Dennis BeaverJanuary 6, 2023 • By Dennis Beaver

There are two aspects to today’s story – the macro, or “big picture,” and the “small scale” real-world look at how the macro impacts real people.

Over the past few years as first the medical use of marijuana and then recreational consumption became legal, at present in 21 states, assumptions about the methods of legalization were often ignored.

“The war on drugs” saw no better example of billions of taxpayer dollars squandered and lives ruined than in Northern California and across the country, where it was assumed that once legal and regulated, as with alcohol, people would play by the rules and a productive industry would spring from the ashes of the new prohibition.

As is often the case, good intentions turn into bad nightmares when government regulators with little practical business experience are given carte blanche to dictate how a business should function. The wave of “Let’s legalize and we’ll all play nice” thinking overlooked something essential to the success of those initiatives: the belief that everyone would suddenly buy into the program and follow the rules.

So, while many cannabis growers attempted to comply with expensive rules, regulation is proving to be an engraved invitation for crooks to ignore government’s Miss Goody Two Shoes’s insane cultivation requirements.

A recent investigative article by the Los Angeles Times revealed how, in California at least, regulation has been a gift to the criminals who simply ignore the voluminous requirements to operate legally in this state. The flip side of regulation is bankruptcy.

As a drug enforcement sheriff’s deputy in Humboldt County told me, “We have every reason to believe there is even more cultivation on a small scale going on than ever before – in fact, your next door neighbor could easily have a grow in his home!”

That’s what 79 year-old Lilly is afraid of.

Real Pain for Landlords and Tenants

“Mr. Beaver, I’ve read your column in my local paper and need your advice. My property has a granny unit that I rent out. I am on a fixed income and this helps supplement what I make. Homes in this area were built over 50 years ago on large lots where the prevailing breeze goes from my next-door neighbor’s house toward my home.

“This neighbor has an adult son who not only smokes marijuana day and night but I am almost certain that he is growing it. We see him on their front porch constantly smoking.

“The odor makes it difficult for me to rent my unit. My current tenant said that he constantly has nausea and dizziness because of the odor. I have asked my neighbor for help and they said that their son can smoke in his home where he is safe.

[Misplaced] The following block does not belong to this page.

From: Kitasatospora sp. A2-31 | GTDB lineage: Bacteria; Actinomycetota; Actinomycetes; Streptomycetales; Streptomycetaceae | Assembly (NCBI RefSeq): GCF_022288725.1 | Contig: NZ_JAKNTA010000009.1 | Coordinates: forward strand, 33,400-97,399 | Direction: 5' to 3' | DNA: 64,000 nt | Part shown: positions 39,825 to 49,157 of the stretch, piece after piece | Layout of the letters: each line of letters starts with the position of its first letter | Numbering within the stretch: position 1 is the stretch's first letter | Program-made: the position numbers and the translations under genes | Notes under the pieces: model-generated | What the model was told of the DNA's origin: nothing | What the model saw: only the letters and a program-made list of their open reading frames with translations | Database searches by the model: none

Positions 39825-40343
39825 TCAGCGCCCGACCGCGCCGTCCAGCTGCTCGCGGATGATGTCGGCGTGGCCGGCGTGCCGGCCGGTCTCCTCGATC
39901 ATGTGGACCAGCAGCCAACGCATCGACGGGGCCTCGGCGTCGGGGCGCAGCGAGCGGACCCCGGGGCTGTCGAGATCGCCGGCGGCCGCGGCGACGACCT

“The constant odor is an issue for me. Do I have any recourse? I know that smoking marijuana on private property is not a crime but what if it impedes my quality of life or rental business? Please let me know if I can do anything.

“I did let my tenant know before he moved in that they do smoke next door but he said that it is constant, morning, noon and night and he cannot live here anymore.”

Lilly and her tenant are Dealing with a Private Nuisance

Lilly and her tenant are dealing with what the law calls a nuisance, which fall into two basic categories: public and private.

Owners and occupiers of land have a legal duty to not unreasonably interfere with a right that the general public shares in common, for example, by permitting vegetation to block a sidewalk or expose the neighborhood to property damage and injury by refusing to maintain and trim trees that are in danger of falling.

But when the interference is with, say, a house that you own or are renting, it is a private nuisance.

All kinds of things can form the basis of a private nuisance and noxious smells such as marijuana are among them.

What to do about it?

As the landlord, Lilly has a legal obligation to do what she can so that her tenant is not exposed to odors emanating from her neighbor’s property.

Sadly, while in my experience few city and county code compliance officers take these matters seriously, a complaint by 79 year-old Lilly might get some action,. Especially if it can be established that sonny boy has an illegal pot grow.

A Property Manager Shares His Opinion

Anthony Dolan, a property manager based in Pasadena and a friend of this column, notes that “Lilly’s tenant might refuse to pay rent as long as she failed to take legal action against the pot smoking neighbor. Her best course of action is to retain an attorney who would engage a private investigator to document the noxious smells and possible illegal activity, ask the neighbor to remedy the situation, and if she refuses, file suit to abate the nuisance. The cost to the neighbor could be into the thousands of dollars.”

While a few years old, an excellent study of these issues called “Smoking Marijuana in Multi-Unit Residential Settings,” published by the Tobacco Control Legal Consortium, is available online at I strongly recommend it to anyone facing a similar situation.

Dennis Beaver practices law in Bakersfield and enjoys hearing from his readers. Contact Dennis Beaver.